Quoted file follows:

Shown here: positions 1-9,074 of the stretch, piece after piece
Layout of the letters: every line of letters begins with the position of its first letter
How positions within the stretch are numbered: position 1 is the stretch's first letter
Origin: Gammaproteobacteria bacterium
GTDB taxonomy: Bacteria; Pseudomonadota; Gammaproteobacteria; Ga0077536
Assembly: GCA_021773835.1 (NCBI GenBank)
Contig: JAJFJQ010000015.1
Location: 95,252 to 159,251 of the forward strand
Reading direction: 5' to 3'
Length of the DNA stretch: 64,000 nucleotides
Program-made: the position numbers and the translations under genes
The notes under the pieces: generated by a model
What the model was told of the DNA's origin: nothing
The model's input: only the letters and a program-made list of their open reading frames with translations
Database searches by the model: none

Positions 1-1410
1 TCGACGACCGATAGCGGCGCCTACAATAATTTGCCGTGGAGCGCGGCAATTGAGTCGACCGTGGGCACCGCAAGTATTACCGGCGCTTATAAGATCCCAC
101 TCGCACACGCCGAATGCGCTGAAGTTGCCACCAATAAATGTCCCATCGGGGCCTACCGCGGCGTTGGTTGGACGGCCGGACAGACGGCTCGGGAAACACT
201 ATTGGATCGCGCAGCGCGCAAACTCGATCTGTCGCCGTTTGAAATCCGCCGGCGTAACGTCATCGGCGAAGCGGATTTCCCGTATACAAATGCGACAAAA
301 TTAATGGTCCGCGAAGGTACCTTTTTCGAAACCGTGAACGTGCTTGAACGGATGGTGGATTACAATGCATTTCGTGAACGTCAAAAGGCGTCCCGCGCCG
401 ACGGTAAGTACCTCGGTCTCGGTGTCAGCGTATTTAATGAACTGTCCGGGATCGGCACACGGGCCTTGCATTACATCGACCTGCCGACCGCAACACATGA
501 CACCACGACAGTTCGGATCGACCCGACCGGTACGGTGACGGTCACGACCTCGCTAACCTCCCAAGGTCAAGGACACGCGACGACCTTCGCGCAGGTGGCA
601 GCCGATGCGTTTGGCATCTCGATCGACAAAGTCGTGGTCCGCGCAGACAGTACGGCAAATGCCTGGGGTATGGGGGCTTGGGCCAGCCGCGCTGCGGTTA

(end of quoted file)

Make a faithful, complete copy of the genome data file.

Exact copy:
Shown here: positions 1-9,074 of the stretch, piece after piece
Layout of the letters: every line of letters begins with the position of its first letter
How positions within the stretch are numbered: position 1 is the stretch's first letter
Origin: Gammaproteobacteria bacterium
GTDB taxonomy: Bacteria; Pseudomonadota; Gammaproteobacteria; Ga0077536
Assembly: GCA_021773835.1 (NCBI GenBank)
Contig: JAJFJQ010000015.1
Location: 95,252 to 159,251 of the forward strand
Reading direction: 5' to 3'
Length of the DNA stretch: 64,000 nucleotides
Program-made: the position numbers and the translations under genes
The notes under the pieces: generated by a model
What the model was told of the DNA's origin: nothing
The model's input: only the letters and a program-made list of their open reading frames with translations
Database searches by the model: none

Positions 1-1410
1 TCGACGACCGATAGCGGCGCCTACAATAATTTGCCGTGGAGCGCGGCAATTGAGTCGACCGTGGGCACCGCAAGTATTACCGGCGCTTATAAGATCCCAC
101 TCGCACACGCCGAATGCGCTGAAGTTGCCACCAATAAATGTCCCATCGGGGCCTACCGCGGCGTTGGTTGGACGGCCGGACAGACGGCTCGGGAAACACT
201 ATTGGATCGCGCAGCGCGCAAACTCGATCTGTCGCCGTTTGAAATCCGCCGGCGTAACGTCATCGGCGAAGCGGATTTCCCGTATACAAATGCGACAAAA
301 TTAATGGTCCGCGAAGGTACCTTTTTCGAAACCGTGAACGTGCTTGAACGGATGGTGGATTACAATGCATTTCGTGAACGTCAAAAGGCGTCCCGCGCCG
401 ACGGTAAGTACCTCGGTCTCGGTGTCAGCGTATTTAATGAACTGTCCGGGATCGGCACACGGGCCTTGCATTACATCGACCTGCCGACCGCAACACATGA
501 CACCACGACAGTTCGGATCGACCCGACCGGTACGGTGACGGTCACGACCTCGCTAACCTCCCAAGGTCAAGGACACGCGACGACCTTCGCGCAGGTGGCA
601 GCCGATGCGTTTGGCATCTCGATCGACAAAGTCGTGGTCCGCGCAGACAGTACGGCAAATGCCTGGGGTATGGGGGCTTGGGCCAGCCGCGCTGCGGTTA